We parked on the overpass; the rain had stopped for the moment, but the ground was peppered with black puddles I hopped over, desperate to keep my moccasins from being soaked. I failed. We stood in the dark, red, black, white and yellow strips of fabric in our hands, and spent the next hour tying the colors to the chain links. Cars drove beneath us and we watched the medicine wheel emerge as we tied. To think of how these colors would greet the speakers and attendees brought so much pride to the group. We took photos and ran back to the car to head back to the meeting at Sara’s house.

 

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Students tying Medicine Wheel above the 101 Freeway

Andrew opened the front door to Sara’s house and her living room was packed with about 20 people, all seated or standing, some even poking their heads in from the kitchen as they discussed logistics for the next day’s events. Once everything had been decided, people dispersed and I prepared my camera and notes for the next day.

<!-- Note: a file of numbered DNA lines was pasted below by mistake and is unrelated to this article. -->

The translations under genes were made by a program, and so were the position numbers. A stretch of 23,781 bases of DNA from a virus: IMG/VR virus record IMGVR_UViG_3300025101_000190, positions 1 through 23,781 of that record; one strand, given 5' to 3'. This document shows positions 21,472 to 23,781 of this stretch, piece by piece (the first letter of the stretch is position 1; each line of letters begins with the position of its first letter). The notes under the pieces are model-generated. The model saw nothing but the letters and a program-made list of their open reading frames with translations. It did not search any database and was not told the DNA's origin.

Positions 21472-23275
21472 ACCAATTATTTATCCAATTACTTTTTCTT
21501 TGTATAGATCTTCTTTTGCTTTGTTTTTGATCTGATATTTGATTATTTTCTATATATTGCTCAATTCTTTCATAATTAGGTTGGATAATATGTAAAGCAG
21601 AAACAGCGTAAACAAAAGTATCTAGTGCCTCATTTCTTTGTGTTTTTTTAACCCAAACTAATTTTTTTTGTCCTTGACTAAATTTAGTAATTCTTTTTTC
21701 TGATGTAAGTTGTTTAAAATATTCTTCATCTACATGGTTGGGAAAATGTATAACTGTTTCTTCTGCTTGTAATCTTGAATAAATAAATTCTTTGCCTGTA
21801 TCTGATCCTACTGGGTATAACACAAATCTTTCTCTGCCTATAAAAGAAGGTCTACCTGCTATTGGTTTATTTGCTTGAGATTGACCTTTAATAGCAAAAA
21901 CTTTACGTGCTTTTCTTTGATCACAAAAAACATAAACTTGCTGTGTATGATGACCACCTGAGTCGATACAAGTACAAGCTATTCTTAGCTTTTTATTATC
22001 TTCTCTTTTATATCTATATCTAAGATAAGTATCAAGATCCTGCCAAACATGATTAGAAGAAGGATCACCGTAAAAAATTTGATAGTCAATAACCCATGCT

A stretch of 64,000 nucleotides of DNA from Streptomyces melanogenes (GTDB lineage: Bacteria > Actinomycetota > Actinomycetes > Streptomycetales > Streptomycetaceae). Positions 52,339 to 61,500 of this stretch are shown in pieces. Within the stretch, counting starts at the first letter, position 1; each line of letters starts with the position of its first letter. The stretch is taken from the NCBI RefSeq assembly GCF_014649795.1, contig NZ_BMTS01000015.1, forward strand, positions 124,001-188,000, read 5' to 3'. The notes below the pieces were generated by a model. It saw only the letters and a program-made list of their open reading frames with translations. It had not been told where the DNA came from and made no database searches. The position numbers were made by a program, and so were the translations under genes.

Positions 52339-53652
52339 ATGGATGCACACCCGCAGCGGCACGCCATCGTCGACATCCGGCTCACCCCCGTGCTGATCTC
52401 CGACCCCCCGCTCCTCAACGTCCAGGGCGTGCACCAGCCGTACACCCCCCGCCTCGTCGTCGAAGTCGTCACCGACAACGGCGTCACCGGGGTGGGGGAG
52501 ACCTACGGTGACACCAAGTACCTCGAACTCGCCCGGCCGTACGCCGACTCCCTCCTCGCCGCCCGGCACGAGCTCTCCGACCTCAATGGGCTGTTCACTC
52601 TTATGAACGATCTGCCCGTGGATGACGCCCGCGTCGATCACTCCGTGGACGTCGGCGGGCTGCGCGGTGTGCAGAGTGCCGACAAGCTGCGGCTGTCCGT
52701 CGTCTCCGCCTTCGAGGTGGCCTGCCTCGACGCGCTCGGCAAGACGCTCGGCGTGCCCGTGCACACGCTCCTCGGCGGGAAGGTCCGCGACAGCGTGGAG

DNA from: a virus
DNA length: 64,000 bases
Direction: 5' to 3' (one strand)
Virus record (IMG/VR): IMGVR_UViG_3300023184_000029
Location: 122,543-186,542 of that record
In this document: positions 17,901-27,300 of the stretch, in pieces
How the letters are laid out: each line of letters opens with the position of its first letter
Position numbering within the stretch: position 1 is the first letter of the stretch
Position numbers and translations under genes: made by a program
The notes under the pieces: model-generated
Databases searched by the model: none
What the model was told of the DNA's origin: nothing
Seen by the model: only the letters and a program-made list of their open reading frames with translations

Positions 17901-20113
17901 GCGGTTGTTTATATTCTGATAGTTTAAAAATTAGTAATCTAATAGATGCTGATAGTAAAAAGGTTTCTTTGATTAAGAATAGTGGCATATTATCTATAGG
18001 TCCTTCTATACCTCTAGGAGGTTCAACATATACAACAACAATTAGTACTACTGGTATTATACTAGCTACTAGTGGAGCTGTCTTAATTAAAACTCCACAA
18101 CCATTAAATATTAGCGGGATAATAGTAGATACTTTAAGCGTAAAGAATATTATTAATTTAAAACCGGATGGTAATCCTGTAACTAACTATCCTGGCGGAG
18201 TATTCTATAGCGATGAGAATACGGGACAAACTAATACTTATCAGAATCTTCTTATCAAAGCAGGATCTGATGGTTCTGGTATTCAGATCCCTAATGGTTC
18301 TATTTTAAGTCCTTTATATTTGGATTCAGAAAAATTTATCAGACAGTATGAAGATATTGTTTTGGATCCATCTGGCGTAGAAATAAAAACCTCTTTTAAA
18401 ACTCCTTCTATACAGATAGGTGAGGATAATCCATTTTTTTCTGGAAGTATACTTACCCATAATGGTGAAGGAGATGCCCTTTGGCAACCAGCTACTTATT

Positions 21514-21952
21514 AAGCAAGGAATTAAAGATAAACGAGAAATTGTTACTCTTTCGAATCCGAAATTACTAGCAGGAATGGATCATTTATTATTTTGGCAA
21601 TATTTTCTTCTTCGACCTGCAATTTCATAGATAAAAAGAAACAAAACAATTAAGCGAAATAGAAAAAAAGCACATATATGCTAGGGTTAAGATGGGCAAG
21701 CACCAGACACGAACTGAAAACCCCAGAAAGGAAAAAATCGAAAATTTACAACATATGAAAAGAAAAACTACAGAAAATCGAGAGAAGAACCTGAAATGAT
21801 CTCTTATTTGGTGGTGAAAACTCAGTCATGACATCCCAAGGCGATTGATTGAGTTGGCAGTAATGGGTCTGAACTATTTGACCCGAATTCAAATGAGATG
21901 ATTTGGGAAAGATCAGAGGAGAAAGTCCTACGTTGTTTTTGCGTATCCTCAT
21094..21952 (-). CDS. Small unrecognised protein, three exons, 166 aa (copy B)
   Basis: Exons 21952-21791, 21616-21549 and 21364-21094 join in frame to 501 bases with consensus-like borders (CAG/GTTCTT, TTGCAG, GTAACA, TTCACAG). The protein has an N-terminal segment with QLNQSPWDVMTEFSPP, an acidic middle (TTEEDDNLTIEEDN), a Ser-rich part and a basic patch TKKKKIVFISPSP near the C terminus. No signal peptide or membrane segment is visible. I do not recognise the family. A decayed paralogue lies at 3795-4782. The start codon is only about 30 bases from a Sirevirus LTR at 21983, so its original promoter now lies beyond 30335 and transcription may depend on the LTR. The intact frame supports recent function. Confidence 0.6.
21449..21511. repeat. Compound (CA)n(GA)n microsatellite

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Andrew Perera a Lakota and head of Security, applies traditional Lakota “Akicita” face paint made from the ashes of a Shoshone Ghost Dance fire.

The beginning of the conference was opened by Jene McCovey, a well known Yurok and Hoopa Environmental Activist in Humboldt Country. She offered up a prayer, and asked the spirits to be with us as we heard the speakers. Her prayer was followed by songs on the drum, and a rousing speech from Rich Ledreagle of Indigenous Circles United, a non-profit group he created to offer support to Native youth in areas like tutoring, vocational training, mentoring and in attaining scholarships for college. During a break after Mr. Ledreagle spoke, I pulled aside Conor Handly, a student who was instrumental in organizing the weekend's events and speakers. Amid those stretching their legs in between scheduled speakers, I was able to ask him a few questions.